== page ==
Hey there everyone, this week Sal is bringing you an interview he conducted with the one and only David Hedgecock, for those of you that don’t know he is the Managing Editor, at IDW Publishing. Sal and David discuss his love of comics and breaking into the business.
SB: To begin, let’s keep in simple… How did you get into comics?
DH: My first memories of comics? I collected a lot of comics. I think the first comic book that taught me that the numbers on the corner meant something and that comics came out roughly every month and that there were specific people doing specific things on comics was, I remember very vividly, Captain Carrot and His Amazing Zoo Crew! #4. It was a Roy Thomas and Scott Shaw book. Cover had a title that said, “His Name Is Mudd!” Captain Carrot and his team were stuck in this swamp.
SB: Was that the first comic you saw?
DH: I don’t think it was the first comic that I read. I think I was reading Hot Stuff and Casper. It [Captain Carrot and The Amazing Zoo Crew #4] was the first comic where I was like, “Whoooaa! This is like nothing I’ve ever seen before!” It made me want more. I realized this things were serialized and all books had different creative teams. It was the comic that taught me how to collect comics.
SB: Very cool. Where did your reading go from there?
DH: The Wanderer, GI Joe, Transformers, and other stuff. I was always eclectic in my taste.
SB: Yeah, I noticed you didn’t mention many mainstream Marvel or DC. It seems that you were into franchises that were owned by other companies or publishers.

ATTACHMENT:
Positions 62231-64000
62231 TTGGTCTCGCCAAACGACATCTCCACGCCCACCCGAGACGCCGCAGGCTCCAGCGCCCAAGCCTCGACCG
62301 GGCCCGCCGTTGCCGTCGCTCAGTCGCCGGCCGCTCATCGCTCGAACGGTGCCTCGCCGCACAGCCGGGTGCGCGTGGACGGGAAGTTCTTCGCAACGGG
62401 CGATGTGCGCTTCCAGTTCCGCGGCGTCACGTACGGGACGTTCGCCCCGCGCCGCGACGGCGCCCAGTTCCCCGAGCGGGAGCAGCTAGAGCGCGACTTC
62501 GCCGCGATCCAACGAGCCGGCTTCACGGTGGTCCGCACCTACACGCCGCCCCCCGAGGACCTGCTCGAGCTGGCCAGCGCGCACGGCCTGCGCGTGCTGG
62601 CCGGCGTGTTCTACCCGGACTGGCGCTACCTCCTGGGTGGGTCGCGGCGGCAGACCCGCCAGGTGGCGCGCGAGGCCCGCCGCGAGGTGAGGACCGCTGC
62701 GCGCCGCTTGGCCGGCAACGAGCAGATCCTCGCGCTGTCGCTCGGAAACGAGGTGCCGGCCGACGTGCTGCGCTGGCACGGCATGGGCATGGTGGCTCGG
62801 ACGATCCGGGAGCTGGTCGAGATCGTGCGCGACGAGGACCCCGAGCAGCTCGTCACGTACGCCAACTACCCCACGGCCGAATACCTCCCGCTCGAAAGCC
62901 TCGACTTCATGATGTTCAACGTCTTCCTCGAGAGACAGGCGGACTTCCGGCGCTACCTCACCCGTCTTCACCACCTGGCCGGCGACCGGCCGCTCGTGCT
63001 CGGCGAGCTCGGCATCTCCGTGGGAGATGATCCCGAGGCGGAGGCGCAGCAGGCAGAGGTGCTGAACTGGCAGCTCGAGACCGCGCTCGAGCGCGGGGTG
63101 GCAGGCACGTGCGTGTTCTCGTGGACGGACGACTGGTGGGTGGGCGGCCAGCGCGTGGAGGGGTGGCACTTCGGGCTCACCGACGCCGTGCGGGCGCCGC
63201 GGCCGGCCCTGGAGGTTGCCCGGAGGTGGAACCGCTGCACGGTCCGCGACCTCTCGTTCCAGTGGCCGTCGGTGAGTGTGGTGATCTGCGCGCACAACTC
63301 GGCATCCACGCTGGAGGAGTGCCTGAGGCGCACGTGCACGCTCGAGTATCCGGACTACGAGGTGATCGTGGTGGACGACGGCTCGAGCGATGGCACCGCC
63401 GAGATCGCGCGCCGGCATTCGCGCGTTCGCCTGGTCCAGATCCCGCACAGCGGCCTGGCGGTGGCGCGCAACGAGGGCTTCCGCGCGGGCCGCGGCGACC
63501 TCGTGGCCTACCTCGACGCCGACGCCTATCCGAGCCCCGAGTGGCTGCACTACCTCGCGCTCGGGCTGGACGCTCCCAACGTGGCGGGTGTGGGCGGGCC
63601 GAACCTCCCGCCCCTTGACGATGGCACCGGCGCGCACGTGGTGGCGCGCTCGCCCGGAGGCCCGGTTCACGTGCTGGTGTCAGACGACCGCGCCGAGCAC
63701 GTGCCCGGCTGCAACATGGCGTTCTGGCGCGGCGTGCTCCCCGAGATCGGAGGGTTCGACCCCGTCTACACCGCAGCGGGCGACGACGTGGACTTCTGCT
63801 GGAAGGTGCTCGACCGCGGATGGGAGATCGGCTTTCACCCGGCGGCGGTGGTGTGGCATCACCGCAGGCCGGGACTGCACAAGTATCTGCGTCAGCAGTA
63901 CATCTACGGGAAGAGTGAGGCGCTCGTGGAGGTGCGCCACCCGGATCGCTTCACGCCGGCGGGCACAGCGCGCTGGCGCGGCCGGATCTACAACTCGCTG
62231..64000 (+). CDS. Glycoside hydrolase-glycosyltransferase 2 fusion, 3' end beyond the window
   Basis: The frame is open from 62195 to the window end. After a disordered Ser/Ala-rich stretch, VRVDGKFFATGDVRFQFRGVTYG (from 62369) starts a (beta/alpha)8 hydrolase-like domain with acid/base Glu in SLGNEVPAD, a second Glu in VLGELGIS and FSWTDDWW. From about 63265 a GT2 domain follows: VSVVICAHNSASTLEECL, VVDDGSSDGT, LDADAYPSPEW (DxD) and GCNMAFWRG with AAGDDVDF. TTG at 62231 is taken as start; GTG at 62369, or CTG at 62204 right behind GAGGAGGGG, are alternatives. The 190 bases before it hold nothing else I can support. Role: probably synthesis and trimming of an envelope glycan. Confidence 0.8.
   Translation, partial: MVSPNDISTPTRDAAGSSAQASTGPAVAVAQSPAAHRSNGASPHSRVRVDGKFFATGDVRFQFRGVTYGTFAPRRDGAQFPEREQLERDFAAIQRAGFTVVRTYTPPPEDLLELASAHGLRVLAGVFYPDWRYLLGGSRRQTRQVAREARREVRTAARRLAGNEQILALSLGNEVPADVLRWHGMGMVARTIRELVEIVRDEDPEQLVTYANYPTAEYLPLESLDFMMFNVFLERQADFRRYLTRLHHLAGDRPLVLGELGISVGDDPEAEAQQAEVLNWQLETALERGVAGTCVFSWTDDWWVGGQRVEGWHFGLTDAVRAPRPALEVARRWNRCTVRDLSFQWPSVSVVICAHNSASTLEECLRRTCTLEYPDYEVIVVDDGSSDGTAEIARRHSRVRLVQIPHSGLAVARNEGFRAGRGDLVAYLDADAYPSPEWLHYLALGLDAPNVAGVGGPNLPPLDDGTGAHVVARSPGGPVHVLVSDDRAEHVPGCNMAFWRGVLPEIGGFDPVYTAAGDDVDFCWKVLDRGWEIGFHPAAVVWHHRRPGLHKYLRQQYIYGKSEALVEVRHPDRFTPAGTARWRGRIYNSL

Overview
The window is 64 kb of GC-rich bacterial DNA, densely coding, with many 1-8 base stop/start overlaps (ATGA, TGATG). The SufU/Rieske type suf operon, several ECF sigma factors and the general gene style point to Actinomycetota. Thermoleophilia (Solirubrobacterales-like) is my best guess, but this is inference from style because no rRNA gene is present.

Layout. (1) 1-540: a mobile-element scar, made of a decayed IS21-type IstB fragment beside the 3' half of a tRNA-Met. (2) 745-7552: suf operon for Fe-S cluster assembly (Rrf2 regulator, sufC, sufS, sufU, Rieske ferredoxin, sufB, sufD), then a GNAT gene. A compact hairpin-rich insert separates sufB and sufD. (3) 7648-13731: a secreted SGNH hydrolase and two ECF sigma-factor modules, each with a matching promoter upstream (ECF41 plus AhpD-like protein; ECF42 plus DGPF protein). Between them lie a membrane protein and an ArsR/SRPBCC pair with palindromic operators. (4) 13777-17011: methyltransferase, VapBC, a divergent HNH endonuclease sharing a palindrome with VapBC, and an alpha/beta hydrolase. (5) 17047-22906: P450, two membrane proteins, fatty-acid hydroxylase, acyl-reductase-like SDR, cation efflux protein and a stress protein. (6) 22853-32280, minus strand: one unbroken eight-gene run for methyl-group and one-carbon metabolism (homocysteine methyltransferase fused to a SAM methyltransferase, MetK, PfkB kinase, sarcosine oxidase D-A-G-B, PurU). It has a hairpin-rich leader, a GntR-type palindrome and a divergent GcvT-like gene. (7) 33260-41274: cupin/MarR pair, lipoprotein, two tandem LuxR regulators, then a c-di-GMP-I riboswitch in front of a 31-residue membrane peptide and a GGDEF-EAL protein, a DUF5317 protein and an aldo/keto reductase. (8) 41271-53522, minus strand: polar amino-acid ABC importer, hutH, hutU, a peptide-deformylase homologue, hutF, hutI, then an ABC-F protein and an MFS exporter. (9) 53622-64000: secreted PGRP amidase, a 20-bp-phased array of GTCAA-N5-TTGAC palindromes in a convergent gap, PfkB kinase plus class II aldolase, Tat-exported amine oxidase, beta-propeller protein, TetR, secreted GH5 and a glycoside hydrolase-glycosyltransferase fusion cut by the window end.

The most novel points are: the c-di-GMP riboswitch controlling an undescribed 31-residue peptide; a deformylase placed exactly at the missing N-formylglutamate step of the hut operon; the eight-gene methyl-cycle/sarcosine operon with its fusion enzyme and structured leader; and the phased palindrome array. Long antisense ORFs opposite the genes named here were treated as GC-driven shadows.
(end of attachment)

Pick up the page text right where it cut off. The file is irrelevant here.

DH: Yeah. For me, a thing like Speedball was an amazing new comic book. I guess to my very young self’s credit, Steve Ditko did create and draw Speedball, so I think I noticed some level of quality. I was always drawn to the more eclectic stuff. I didn’t get into the X-Men or anything like that until I was a little older around the time Marc Silvestri and Jim Lee took over.
SB: So you saw these comics were being published, you knew actual people were creating and working on these books, and then the 90’s came and you jumped into the mainstream titles?
DH: Yeah, there were book at Image that grabbed my attention. I saw Rob Liefeld‘s work and I liked what he was doing. As a young adult and teenager, here was a guy who was not much older than me doing this really cool thing doing Levi 501 jeans. He was creating totally new characters and doing new and interesting things in comics. He had a really huge influence on me and was pretty important to me because he kept me interested in comics where I would have been more likely to play football and find girls. Liefeld made me keep on hand in comics to see what was going on. His work kept me interested in a time where I really could have stopped reading altogether. I really have to credit his work to keeping me into comics because I think I would have fallen off without it.
SB: Were you the only one out of your friends who was into comics at that time?
DH: Oh yeah. I was absolutely the only one. I didn’t hide it, I just had nobody to talk to about what I was reading.
SB: After high school did you continue reading? Did you go to college to pursue a career which would help you later in a comics career?
DH: Yeah, I went to college and I kept reading. I read a lot of Image. At that point my taste started getting to a pretty wide net. I think the book that made me think I wanted to do comics for a living was Poison Elves created, written and drawn by Drew Hayes. When I saw that book and saw what that lone individual creator was publishing I was impressed by what he was doing. The story [Poison Elves] was a black and white book with a rockabilly sensibility to it. It was nothing like Elf Quest or anything fantasy. It was a down and dirty assassin book featuring an elf who had a unique aesthetic. It’s a great book.